To Change the Outcome, Change the Candidates

Jeff Erdmann, who we’ve endorsed in Minnesota’s 2nd Congressional District, is a natural candidate for the party’s current mood: fresh, with deep roots in his state and a commitment to the kind of Progressive policies that largely originated on the northern plains. He’s a teacher and a coach growing his campaign with living room meetings and long afternoons in the cold, introducing himself to voters and hearing their concerns. There is virtually no chance that, if elected, he’d become a captive of any interests but those of his constituents.

In an incredibly important article highlighting the democratic party’s preference for fund-raising ability over commitment,The Intercept uses the Democratic Party’s support of Erdmann’s opponent, medical device executive Angie Craig, as a case study in what’s wrong with the national party.

Craig, while at the medical device company St. Jude Medical, directed the firm’s political action committee in the 2012 election cycle, after spending the previous six years on its board…While she ran it, the PAC spent heavily on Republican politicians, directing funds in the 2012 cycle to Republican Sens. Mitch McConnell, Finance Committee Chair Orrin Hatch, Scott Brown, Mike Enzi, Richard Burr, Bob Corker, and John Barrasso. Then-Speaker John Boehner and presumed-future-speaker Kevin McCarthy, as well as the chair of the House Ways and Means Committee, all got money from Craig’s PAC.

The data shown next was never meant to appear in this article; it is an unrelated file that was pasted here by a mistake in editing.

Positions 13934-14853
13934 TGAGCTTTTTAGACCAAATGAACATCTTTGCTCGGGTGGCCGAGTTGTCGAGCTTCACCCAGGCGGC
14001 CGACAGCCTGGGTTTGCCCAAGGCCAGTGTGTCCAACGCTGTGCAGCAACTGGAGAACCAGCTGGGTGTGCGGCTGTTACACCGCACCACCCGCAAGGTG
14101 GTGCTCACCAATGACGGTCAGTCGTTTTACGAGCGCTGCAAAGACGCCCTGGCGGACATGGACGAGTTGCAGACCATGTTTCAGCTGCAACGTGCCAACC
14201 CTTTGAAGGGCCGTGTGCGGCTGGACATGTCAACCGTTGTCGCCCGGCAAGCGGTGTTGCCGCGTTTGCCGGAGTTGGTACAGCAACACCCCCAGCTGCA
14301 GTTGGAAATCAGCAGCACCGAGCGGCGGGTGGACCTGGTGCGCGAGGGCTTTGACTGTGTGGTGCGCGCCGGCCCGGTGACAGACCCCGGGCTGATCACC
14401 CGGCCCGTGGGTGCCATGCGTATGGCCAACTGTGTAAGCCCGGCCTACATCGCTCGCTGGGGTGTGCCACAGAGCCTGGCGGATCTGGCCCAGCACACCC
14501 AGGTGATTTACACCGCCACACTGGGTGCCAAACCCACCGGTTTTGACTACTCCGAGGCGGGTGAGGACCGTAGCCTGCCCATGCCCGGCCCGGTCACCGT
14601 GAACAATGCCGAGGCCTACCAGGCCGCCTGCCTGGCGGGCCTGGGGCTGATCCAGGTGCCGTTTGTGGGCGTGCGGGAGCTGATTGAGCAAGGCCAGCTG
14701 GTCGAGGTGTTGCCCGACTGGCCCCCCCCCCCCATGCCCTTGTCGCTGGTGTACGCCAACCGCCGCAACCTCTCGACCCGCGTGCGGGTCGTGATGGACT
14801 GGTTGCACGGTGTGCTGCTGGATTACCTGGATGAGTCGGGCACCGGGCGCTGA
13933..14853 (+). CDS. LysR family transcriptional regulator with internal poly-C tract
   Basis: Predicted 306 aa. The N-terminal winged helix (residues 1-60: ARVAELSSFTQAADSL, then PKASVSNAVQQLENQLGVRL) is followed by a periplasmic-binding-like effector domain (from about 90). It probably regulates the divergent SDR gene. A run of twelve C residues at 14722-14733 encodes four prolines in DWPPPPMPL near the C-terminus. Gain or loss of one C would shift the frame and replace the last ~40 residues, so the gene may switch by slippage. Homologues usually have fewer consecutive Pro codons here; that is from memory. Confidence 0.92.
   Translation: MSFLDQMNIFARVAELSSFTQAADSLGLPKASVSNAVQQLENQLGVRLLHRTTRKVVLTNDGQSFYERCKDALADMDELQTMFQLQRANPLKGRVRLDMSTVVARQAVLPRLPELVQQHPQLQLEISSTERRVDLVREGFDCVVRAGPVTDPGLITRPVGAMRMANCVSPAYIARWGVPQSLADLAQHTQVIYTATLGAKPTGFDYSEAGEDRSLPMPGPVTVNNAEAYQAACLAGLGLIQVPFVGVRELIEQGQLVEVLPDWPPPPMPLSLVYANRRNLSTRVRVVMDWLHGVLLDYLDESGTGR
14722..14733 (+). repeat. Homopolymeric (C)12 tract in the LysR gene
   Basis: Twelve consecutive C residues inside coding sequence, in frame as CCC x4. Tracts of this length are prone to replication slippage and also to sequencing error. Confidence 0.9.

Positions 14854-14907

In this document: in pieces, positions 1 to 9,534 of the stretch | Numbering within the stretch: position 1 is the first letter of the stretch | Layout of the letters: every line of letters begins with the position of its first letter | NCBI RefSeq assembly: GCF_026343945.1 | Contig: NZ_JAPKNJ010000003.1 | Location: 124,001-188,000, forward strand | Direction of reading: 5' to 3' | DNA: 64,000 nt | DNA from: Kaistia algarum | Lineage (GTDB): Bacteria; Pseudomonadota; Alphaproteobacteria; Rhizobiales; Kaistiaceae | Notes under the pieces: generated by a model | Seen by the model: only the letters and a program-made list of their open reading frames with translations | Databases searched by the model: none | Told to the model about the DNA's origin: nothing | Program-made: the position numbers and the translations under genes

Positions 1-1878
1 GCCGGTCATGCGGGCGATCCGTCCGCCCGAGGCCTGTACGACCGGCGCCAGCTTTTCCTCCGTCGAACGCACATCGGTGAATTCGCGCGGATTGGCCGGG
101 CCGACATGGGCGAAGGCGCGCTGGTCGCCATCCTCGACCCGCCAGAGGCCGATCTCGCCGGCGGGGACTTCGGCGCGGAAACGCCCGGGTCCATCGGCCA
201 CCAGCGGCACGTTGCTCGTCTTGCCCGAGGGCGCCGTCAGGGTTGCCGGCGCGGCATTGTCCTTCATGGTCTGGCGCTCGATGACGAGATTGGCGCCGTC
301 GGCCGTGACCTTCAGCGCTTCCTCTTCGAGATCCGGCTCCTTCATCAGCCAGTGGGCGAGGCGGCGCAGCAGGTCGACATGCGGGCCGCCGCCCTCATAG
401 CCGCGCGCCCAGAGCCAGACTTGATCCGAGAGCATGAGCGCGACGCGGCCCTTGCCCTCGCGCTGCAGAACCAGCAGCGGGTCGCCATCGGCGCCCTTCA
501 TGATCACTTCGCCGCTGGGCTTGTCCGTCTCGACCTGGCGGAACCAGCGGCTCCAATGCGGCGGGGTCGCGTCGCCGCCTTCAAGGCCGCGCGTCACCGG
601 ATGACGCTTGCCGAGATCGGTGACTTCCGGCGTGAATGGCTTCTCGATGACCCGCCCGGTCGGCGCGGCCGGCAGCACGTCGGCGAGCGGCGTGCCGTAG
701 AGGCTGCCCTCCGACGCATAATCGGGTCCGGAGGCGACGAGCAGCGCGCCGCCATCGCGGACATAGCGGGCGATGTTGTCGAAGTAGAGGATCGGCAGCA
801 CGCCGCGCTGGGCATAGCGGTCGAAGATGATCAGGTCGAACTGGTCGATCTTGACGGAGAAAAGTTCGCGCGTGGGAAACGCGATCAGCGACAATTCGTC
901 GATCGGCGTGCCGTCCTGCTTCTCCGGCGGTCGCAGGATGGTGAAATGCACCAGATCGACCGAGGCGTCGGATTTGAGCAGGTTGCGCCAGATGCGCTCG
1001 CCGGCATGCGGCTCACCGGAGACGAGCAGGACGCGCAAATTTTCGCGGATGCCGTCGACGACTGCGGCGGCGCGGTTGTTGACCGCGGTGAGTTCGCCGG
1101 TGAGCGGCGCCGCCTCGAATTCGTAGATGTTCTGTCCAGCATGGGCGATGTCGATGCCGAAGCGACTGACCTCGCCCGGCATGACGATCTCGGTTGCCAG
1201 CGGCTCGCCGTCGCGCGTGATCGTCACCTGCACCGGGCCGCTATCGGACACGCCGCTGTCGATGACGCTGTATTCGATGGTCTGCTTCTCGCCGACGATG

Craig ran and lost in 2016 in an open seat election where she spent $4,000,000 more to bring in less than 3,000 more votes than the candidate that lost in 2012.  Part of the reason Jeff is running stems from disappointment he encountered while volunteering on Ms. Craig’s campaign.

That spring, a voter asked (Erdmann) a question about Craig’s position on an issue that he couldn’t answer, so when Craig held a Q&A with the volunteers, he asked her if it was OK to direct voters to the website for an answer. “No, not really,” Erdmann recalled her saying, “because we haven’t developed our website yet because we don’t want the Republicans to know where we stand, and we haven’t seen end-of-summer polling yet.”

Later, he said, he was phone banking and asked a supervisor what message he should tailor to the rural part of the district, since the script seemed aimed at city dwellers. “Just tell them the trailer-court story, they’re not big thinkers out there…”

You’d think the election of Trump would have taught everyone a lesson, but no. The party is backing Craig and her special interest connections for a second time – sure that she can raise money, even if she can’t win the district.

Erdmann is important not just because he’s a great candidate who will be a great representative for his district. He’s important because his election would remind the national Democratic Party that commitment to working Americans makes a candidate more electable, not less, and that the Democratic Party is stronger when it fulfills its historic role as the party of working people.

Read the whole Intercept article here.

The People's House Project